Congress Passes Flag Protection Act
In response to anti-Vietnam War protests, which included some incidents of burning the American flag, the Flag Protection Act passed by Congress became effective on this day. The law was amended and strengthened in 1989 in response to the Supreme Court decision in Texas v. Johnson, on June 21, 1989, which struck down a Texas flag-desecration law. The Supreme Court then struck down the amended federal law, in United States v. Eichman, on June 11, 1990. Following the two Supreme Court decisions, there was a strong movement in Congress for a constitutional amendment to outlaw flag desecration, but it never received the necessary votes.
The Vietnam War created a number of civil liberties crises. They include (1) the lack of a Congressional Declaration of War as required by the Constitution (June 3, 1970); (2) threats to freedom of the press in the Pentagon Papers case (June 30, 1971); (3) spying on the anti-war movement by the CIA (August 15, 1967); (4) threats to freedom of expression, for example high school student protests (February 24, 1969); censorship of television programs (February 25, 1968); and directly and indirectly some of the events that led to the Watergate Scandal (May 9, 1969; January 27, 1972).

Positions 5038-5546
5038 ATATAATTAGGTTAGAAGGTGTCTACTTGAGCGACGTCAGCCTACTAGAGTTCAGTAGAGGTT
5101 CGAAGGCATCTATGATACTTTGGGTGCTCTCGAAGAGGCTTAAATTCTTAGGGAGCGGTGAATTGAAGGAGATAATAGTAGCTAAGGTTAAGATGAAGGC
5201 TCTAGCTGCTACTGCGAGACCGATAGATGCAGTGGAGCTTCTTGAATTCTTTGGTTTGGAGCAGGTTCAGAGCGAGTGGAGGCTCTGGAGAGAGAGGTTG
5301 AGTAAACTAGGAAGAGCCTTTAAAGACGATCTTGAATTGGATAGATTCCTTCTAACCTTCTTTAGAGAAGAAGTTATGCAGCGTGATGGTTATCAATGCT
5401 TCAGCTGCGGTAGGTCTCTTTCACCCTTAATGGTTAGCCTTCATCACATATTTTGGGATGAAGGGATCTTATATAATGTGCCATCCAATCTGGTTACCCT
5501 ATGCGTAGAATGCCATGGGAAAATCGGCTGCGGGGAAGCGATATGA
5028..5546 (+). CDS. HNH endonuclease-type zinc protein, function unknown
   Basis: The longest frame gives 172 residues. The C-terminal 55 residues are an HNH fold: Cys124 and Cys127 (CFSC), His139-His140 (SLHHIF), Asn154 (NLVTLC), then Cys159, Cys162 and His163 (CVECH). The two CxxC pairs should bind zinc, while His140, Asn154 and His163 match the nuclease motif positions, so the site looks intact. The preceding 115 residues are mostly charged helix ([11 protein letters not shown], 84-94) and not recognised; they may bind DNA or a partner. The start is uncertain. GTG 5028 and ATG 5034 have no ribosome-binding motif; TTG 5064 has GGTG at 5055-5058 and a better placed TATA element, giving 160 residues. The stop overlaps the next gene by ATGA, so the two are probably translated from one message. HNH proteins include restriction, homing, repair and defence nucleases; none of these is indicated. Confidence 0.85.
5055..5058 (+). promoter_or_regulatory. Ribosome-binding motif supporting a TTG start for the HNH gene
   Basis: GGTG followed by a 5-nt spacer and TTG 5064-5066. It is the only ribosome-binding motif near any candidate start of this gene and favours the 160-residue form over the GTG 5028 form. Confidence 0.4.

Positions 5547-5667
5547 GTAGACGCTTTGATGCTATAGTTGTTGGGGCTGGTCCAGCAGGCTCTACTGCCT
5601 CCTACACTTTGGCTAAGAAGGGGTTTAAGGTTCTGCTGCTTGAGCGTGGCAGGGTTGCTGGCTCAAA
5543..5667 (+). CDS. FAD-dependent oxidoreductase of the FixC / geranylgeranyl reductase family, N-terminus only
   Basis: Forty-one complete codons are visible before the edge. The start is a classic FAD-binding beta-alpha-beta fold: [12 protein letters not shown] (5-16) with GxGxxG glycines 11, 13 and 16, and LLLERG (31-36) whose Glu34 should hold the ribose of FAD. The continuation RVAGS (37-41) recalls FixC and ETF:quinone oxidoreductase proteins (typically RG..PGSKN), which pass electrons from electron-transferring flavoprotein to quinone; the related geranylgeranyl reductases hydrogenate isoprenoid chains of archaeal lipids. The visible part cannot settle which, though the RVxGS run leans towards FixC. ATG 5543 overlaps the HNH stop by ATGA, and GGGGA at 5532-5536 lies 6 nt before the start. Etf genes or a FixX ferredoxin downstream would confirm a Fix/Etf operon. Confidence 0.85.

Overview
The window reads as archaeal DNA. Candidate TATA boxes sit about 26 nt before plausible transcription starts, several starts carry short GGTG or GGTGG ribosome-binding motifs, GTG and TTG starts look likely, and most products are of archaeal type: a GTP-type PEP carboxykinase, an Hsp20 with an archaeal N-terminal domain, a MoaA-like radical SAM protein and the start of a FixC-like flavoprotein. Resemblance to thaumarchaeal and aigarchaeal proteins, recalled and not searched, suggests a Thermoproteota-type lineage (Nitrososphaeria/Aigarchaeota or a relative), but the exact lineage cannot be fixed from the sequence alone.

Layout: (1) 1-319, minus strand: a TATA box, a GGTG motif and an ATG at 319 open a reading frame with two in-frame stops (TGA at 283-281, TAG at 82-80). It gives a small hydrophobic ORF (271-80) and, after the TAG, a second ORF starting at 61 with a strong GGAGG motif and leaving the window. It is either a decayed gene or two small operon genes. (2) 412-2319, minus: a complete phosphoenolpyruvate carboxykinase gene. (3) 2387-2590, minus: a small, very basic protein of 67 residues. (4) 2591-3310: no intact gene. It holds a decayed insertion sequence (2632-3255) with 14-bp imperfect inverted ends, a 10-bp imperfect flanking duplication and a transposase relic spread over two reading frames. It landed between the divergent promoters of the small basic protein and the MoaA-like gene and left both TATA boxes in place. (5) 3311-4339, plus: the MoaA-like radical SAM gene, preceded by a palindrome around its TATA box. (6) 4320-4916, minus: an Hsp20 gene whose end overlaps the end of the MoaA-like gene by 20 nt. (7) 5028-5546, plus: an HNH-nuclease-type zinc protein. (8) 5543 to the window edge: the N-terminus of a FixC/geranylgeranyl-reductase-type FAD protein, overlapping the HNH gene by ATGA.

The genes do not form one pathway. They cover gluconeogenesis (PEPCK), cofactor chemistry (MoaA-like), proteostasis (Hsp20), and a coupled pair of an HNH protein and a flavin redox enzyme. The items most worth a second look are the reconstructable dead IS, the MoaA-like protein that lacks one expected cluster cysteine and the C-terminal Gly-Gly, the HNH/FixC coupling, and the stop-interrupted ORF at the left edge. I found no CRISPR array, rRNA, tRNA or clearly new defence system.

Read: Robert Justin Goldstein, Flag Burning and Free Speech: The Case of Texas v. Johnson (2000)
And learn more about the flag burning cases: http://law2.umkc.edu/faculty/projects/ftrials/conlaw/flagburning.htm